Why you can only solve a food crisis by targeting those starving most.
Say you're an aid worker toiling in an area that's been devastated by an overwhelming calamity -- a war-torn conflict zone, a famine-stricken village, or a crowded refugee camp. You have a finite amount of emergency food and see far too many outstretched hands. The kids around you are all much too short and scrawny for their ages, and most seem sickly and under-fed. What's more, many of the youngsters show sure signs of acute malnutrition -- they literally are skin and bones.
Who do you feed first?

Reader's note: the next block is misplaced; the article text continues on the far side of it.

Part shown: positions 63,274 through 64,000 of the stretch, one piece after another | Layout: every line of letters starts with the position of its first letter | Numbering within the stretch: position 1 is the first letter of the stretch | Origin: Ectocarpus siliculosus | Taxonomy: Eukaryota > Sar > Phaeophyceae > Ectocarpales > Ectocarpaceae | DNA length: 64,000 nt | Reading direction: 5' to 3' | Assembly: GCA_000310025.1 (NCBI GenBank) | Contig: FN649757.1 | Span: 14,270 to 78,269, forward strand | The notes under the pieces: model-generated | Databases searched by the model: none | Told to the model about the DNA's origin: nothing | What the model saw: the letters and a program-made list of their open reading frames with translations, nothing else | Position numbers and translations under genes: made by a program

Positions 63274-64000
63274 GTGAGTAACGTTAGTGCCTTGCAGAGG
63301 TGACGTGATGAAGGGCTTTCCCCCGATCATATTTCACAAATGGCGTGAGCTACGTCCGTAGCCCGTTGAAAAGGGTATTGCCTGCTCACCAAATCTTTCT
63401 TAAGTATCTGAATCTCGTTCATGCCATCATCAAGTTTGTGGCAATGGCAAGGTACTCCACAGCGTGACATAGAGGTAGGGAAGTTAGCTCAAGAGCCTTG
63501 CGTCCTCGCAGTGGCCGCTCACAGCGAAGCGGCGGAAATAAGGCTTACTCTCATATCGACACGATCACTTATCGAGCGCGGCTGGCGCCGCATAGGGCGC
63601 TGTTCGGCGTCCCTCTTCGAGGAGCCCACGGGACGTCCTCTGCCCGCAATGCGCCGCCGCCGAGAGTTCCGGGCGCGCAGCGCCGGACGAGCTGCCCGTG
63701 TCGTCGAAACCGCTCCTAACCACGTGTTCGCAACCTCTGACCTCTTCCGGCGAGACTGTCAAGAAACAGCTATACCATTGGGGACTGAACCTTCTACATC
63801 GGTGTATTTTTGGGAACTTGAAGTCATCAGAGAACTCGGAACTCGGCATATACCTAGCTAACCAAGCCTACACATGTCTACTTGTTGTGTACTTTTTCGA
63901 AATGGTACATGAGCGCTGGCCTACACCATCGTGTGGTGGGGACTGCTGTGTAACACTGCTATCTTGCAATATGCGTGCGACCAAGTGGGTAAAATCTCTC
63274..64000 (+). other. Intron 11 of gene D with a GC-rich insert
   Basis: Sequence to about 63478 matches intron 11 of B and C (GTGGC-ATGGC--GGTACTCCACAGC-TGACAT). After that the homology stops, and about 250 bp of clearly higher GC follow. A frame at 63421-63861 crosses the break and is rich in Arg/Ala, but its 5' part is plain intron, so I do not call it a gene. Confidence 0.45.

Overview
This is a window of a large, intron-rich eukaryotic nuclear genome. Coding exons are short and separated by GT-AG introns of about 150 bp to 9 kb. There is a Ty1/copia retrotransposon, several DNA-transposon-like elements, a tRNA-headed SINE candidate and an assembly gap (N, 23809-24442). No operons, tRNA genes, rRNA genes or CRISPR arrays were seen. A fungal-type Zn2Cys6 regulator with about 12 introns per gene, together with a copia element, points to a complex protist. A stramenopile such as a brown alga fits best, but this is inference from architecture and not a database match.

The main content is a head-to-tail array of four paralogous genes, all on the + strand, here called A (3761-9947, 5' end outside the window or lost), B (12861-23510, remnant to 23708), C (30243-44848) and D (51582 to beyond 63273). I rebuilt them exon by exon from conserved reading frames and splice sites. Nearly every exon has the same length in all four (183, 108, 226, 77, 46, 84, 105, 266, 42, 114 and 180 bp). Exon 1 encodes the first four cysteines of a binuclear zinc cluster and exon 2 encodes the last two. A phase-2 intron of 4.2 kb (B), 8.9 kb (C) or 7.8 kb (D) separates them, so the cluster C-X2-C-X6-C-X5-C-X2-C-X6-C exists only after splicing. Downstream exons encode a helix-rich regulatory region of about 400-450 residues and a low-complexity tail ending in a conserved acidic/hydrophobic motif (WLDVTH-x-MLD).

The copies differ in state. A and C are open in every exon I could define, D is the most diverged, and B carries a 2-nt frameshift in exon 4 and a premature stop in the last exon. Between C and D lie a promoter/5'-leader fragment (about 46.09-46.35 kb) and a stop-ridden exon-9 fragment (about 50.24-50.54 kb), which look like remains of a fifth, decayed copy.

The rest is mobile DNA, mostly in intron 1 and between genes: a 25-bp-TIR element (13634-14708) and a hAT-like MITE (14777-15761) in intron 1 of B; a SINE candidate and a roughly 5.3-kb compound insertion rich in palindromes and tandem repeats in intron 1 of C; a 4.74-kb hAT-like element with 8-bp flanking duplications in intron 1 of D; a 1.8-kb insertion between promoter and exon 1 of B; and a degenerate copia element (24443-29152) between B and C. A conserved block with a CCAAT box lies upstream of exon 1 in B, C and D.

In this type of situation, aid groups might be tempted to spread out the food supplies to as many needy children as possible, giving each a small amount until there's nothing left. But according to a new study out of Stanford's Graduate School of Business and the University of Bergen in Norway, relief workers should instead give as much emergency food as possible to only those children who are in the greatest danger of dying. The rest should get nothing.
According to the authors, this "all-or-nothing" approach will actually save more lives in the long run.